Gold prices have shifted into a recovery mode since the start of the week, after an aggressive sell-off on Friday amid a broad-based dollar strength and better risk sentiment on the back of unexpectedly upbeat US employment data. As such, the precious metal found a local bottom below $1,459 and continues to challenge the $1,465 zone.

Despite the bullish bias, the impetus looks too modest to bet on further recovery in the short term. However, further dynamics in the yellow metal hinges more on trade developments and signals from major central banks rather than on technical indicators. The US-China trade negotiations remain in market focus, with the December 15 tariff deadline is looming. Should the two countries fail to strike a phase one deal, a massive risk aversion will follow across the board. In this case, gold demand could pick up strongly and send the prices to the $1,480 resistance area and then to the $1,500 handle. To get back to this psychological level, the bullion needs to overcome the 200-DMA that now lies around $1,488.

Also, the upcoming FOMC policy meeting will matter for gold due to its negative correlation with the greenback. As such, a more hawkish tone by the central bank could send the yellow metal lower in a knee jerk reaction. However, the federal Reserve will hardly surprise the markets this time, and the overall reaction is likely to be fairly muted though markets will likely witness a short-lived volatility spike.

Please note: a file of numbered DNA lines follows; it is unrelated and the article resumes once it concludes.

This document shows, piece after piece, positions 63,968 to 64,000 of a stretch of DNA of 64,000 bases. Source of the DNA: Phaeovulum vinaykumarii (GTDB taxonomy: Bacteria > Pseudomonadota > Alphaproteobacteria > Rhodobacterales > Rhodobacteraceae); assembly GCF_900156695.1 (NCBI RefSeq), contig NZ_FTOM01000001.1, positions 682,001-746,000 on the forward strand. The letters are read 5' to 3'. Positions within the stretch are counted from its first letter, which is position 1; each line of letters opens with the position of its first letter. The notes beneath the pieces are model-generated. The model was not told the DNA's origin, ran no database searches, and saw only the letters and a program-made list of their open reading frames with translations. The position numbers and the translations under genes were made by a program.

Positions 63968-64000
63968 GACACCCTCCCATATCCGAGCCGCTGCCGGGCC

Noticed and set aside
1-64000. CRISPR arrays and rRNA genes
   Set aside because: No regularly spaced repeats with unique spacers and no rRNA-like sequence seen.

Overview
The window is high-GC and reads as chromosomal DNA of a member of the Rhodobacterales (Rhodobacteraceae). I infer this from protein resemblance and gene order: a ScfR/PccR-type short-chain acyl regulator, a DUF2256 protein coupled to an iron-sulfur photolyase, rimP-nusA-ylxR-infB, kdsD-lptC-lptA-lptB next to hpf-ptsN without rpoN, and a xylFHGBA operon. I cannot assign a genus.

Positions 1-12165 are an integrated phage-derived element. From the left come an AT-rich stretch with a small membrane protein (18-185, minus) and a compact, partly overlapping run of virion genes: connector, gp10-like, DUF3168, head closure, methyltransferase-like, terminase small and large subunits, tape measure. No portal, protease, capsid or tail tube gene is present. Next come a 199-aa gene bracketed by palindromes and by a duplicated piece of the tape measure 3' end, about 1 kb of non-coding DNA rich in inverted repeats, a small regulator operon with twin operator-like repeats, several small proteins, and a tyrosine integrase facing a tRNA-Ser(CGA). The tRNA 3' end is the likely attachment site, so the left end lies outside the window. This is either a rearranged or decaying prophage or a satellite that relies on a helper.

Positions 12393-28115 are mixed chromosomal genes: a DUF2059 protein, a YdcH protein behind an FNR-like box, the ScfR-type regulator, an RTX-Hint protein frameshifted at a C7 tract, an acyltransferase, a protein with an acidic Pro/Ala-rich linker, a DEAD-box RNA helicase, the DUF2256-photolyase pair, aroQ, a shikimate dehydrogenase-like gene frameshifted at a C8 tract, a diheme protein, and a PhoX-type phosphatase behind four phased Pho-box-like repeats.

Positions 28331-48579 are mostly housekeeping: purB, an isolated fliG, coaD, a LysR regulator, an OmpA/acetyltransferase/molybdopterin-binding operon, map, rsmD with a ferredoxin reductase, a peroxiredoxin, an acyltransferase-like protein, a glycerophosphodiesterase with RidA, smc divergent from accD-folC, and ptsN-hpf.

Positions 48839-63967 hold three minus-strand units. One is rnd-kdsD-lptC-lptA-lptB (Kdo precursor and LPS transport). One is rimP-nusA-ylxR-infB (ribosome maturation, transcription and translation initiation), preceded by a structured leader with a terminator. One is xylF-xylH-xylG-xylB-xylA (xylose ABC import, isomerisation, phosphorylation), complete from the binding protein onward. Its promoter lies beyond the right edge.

In a wider picture, the bullion remains within a bearish medium-term trend which began late-August amid the growing optimism over the US-China trade deal. Judging by the latest developments which point to lack of progress towards a consensus, the trade dispute is still far from being resolved completely. Against this backdrop, the downside risks for gold are looking limited. Should trade developments evolve in a bearish scenario, the yellow metal could attract a decent demand, with the current levels remaining quite attractive for entering the market with longs.


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